A Comparison of Psychometric Functions for Detection in Normal-Hearing and Hearing-Impaired Listeners Psychometric functions (PFD) for the detection of pure tones were obtained with a two-interval forced-choice procedure from a group of listeners with normal hearing and a group of listeners with sensorineural impairments of presumed cochlear origin. Five PFDs were obtained for each group at each of the four test frequencies ... Research Article
Research Article  |   September 01, 1990
A Comparison of Psychometric Functions for Detection in Normal-Hearing and Hearing-Impaired Listeners
 
Author Affiliations & Notes
  • Kathryn Hoberg Arehart
    University of Washington
  • Edward M. Burns
    University of Washington
  • Robert S. Schlauch
    University of Washington
  • Requests for reprints should be sent to Kathryn Arehart, Department of Speech and Hearing Sciences, University of Washington, JG-15, Seattle, WA 98195.
Article Information
Hearing & Speech Perception / Hearing Disorders / Research Articles
Research Article   |   September 01, 1990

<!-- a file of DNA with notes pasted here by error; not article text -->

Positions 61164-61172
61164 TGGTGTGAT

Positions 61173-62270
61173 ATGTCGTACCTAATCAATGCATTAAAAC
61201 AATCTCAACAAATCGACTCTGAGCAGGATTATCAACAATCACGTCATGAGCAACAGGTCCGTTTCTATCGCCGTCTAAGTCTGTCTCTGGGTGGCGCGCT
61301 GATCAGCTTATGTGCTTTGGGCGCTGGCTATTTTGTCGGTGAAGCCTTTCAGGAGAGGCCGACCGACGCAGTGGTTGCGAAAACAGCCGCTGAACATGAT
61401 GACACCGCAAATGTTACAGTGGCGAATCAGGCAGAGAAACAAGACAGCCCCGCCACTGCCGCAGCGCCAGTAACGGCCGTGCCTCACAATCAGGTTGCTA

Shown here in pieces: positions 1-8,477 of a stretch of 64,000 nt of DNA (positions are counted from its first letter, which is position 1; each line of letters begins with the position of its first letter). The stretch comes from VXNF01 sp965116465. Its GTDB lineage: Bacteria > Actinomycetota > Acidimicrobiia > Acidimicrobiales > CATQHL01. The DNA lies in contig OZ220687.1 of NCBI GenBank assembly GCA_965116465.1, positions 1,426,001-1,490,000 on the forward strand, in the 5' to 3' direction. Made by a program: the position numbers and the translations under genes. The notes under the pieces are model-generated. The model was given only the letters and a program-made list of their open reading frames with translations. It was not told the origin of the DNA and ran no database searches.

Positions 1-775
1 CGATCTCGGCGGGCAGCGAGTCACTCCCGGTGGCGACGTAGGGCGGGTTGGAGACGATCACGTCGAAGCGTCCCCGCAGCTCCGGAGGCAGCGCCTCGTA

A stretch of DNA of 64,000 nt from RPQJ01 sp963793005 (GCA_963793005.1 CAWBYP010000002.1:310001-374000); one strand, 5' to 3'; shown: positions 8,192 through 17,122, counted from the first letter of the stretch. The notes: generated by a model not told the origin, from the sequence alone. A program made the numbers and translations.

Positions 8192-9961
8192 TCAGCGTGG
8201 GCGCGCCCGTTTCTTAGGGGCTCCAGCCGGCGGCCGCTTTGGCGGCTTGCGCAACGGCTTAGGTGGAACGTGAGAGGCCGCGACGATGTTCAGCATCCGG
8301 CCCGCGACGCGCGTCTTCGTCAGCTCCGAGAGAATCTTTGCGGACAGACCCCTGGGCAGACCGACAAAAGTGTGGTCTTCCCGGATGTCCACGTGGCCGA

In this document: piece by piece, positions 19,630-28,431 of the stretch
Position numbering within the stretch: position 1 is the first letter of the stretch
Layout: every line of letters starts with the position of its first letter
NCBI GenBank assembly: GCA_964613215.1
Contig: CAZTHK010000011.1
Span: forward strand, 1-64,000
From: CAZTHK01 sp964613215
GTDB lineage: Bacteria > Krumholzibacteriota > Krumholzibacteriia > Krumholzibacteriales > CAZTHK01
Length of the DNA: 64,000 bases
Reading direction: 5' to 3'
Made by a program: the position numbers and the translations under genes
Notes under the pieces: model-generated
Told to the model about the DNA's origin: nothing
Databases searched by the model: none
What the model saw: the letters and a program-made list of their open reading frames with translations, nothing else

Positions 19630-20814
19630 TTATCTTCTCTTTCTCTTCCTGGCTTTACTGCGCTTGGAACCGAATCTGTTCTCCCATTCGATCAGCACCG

A Comparison of Psychometric Functions for Detection in Normal-Hearing and Hearing-Impaired Listeners
Journal of Speech, Language, and Hearing Research, September 1990, Vol. 33, 433-439. doi:10.1044/jshr.3303.433
History: Received August 14, 1989 , Accepted January 22, 1990
 
Journal of Speech, Language, and Hearing Research, September 1990, Vol. 33, 433-439. doi:10.1044/jshr.3303.433
History: Received August 14, 1989; Accepted January 22, 1990

Psychometric functions (PFD) for the detection of pure tones were obtained with a two-interval forced-choice procedure from a group of listeners with normal hearing and a group of listeners with sensorineural impairments of presumed cochlear origin. Five PFDs were obtained for each group at each of the four test frequencies (500, 2000, 4000, and 8000 Hz). The slopes of PFDs were abnormally steep in some of the hearing-impaired listeners, but were statistically significant only at 2000 Hz.

ACKNOWLEDGMENTS
This article is based upon a thesis by the first author submitted to the Graduate School of the University of Washington in partial fulfillment of the requirements for the Master of Science degree. Portions of these results were reported at the Convention of the American Speech-Language-Hearing Association, New Orleans, LA, November, 1987. This research was supported by NIDCD Grants DC 00295 and DC 00520. The authors thank Walt Jesteadt and an anonymous reviewer for their helpful comments on a previous version of the manuscript. We also thank Robert Ling for technical assistance.
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